Article Category: Columns

Scheduling Snafus

By the time you read this, Pacific Marine Expo, one of the biggest trade shows of the year for the commercial fishing industry, will have already taken place Nov. 8-10 in Seattle.  But as I write these words, the first event is still a few days away. So, with that being the case, this column comes at an unusual point in time where I’m able to say that I look forward to seeing you at PME … and also that it was great seeing you this year at PME.  The Maritime Publishing staff, including myself, worked booth 220 at this year’s event; if you attended the expo, hopefully you got a chance to visit and say hello while you were there.  And although from my current perspective the event hasn’t happened yet, I’m sure it will be an engaging, informative gathering, as some of the items on the educa...
Watertight Door Maintenance

Watertight Door Maintenance

According to the U.S. Coast Guard, flooding and resultant capsizings are responsible for about 50% of fishing vessel casualties. Maintaining a watertight envelope, including watertight doors, is key to keeping the ocean out of your vessel. But what is a watertight door? A watertight door, according to the Coast Guard, is “a space constructed to withstand a static head of water without any leakage.” Whereas a weather-tight door is “a door that water will not penetrate into the unit in any sea condition.” In other words, a watertight door should not leak even when there is a head of water on the opposite side of the door, as opposed to a weather-tight door that is just designed to keep the weather and normal seas from leaking through the door. To give an idea of the water pressure a wa...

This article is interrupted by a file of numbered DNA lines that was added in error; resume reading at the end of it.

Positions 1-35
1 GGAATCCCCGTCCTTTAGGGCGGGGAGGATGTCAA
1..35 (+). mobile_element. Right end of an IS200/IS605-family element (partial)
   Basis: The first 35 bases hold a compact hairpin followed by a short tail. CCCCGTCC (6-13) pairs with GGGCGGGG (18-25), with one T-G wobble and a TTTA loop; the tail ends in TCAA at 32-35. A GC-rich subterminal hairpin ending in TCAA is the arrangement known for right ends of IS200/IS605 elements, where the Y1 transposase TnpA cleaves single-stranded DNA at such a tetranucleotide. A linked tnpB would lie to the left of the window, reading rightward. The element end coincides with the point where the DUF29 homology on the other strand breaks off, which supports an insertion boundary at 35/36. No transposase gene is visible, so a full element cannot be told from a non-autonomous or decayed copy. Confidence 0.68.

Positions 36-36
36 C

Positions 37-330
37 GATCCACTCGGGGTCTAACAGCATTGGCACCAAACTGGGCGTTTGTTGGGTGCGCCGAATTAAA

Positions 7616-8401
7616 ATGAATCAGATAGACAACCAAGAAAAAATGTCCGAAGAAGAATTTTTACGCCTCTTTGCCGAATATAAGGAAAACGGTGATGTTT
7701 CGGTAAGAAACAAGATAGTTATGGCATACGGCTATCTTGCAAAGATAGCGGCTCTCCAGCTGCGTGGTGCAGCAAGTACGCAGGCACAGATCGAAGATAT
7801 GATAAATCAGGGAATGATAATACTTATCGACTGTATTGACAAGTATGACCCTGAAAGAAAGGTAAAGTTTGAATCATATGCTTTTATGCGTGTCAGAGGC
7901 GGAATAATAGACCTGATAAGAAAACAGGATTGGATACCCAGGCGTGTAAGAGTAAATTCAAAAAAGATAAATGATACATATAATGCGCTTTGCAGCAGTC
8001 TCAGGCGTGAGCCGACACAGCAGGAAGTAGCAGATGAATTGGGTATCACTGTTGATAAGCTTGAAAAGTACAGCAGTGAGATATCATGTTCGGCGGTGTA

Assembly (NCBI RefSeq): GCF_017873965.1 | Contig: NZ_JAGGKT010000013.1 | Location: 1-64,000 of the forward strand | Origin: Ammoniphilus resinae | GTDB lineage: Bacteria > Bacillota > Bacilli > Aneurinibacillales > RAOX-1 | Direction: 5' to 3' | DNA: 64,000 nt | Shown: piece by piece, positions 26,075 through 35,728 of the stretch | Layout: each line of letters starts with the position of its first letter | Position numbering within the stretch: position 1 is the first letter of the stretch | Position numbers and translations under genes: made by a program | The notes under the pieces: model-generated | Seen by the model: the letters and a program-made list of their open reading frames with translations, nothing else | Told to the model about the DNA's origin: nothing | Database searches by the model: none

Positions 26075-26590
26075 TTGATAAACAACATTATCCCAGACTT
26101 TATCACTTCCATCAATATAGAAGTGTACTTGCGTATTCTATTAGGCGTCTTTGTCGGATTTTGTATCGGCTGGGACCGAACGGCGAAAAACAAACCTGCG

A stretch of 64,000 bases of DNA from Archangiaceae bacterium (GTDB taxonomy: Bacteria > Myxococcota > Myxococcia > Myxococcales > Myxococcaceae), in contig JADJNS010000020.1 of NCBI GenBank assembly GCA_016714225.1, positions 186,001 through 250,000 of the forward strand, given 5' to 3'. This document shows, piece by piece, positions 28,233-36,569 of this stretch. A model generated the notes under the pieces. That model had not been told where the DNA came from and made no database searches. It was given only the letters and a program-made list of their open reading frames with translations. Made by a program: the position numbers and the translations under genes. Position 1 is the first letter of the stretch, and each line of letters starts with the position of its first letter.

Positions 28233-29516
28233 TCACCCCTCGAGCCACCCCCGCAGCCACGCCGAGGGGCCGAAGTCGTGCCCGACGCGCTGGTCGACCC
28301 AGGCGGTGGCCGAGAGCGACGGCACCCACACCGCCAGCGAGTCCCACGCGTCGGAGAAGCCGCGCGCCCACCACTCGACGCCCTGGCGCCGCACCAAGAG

From the Editor: PME ‘23

From the Editor: PME ‘23

Once again, the time is almost upon us for one of the largest and longest running annual marine trade shows on the West Coast, the Pacific Marine Expo. This year’s event takes place Nov. 8-10 at the Lumen Field Event Center in Seattle. And this year, as usual, the company behind Fishermen’s News Magazine, Maritime Publishing, will be in attendance all three days. Also on hand will be representatives from Maritime Institute, the San Diego-based business that Maritime Publishing is under the umbrella of. Maritime Publishing and Maritime Institute personnel will staff booth 220 during this year’s expo, and a handful of representatives from each company are scheduled to be there, including CEO-Publisher Dave Abrams, Advertising Sales Manager Katie Higgins, Senior Designer Kathy Samuelson ...
Ammonia Risks in Fish Processing

Ammonia Risks in Fish Processing